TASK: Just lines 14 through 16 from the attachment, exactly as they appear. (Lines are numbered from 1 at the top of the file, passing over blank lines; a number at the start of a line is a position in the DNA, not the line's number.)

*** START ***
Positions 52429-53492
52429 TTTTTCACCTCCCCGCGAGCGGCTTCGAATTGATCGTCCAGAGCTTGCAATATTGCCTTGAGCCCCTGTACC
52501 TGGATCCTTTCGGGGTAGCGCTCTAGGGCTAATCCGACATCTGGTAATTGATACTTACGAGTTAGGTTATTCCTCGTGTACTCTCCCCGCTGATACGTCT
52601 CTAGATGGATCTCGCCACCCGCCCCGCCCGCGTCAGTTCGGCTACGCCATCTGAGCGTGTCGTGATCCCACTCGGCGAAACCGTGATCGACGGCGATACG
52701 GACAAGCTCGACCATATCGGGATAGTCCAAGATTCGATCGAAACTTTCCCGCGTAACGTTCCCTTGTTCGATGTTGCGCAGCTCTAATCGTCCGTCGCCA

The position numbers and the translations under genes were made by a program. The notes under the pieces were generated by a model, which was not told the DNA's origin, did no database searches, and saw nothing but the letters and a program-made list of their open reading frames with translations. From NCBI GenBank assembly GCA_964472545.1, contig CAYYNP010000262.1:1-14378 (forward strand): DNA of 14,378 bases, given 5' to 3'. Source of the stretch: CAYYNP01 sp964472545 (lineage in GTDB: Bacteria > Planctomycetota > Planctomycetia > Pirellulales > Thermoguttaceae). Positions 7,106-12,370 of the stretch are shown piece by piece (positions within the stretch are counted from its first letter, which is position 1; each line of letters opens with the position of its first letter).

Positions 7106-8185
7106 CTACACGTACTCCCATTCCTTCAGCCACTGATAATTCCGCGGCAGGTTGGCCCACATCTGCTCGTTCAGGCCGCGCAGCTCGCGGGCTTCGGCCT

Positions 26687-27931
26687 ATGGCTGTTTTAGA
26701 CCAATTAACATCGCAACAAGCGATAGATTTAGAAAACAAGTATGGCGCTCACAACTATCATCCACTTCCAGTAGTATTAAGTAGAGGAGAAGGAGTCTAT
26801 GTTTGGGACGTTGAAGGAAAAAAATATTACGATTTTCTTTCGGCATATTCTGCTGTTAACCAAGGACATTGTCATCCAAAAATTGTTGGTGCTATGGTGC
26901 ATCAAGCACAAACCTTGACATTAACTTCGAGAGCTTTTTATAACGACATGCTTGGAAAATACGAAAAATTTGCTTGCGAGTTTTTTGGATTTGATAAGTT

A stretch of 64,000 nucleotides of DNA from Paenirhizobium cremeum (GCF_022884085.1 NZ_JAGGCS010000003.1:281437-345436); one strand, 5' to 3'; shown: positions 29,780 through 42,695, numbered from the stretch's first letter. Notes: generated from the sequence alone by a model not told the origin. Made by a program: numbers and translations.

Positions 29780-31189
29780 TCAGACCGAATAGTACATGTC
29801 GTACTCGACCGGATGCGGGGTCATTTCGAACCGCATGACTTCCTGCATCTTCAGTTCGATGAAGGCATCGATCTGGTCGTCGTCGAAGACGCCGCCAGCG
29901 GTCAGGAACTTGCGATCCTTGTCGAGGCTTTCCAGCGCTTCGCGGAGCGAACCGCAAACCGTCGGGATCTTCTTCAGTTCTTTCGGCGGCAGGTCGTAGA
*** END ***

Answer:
A stretch of 64,000 nucleotides of DNA from Paenirhizobium cremeum (GCF_022884085.1 NZ_JAGGCS010000003.1:281437-345436); one strand, 5' to 3'; shown: positions 29,780 through 42,695, numbered from the stretch's first letter. Notes: generated from the sequence alone by a model not told the origin. Made by a program: numbers and translations.

Positions 29780-31189
29780 TCAGACCGAATAGTACATGTC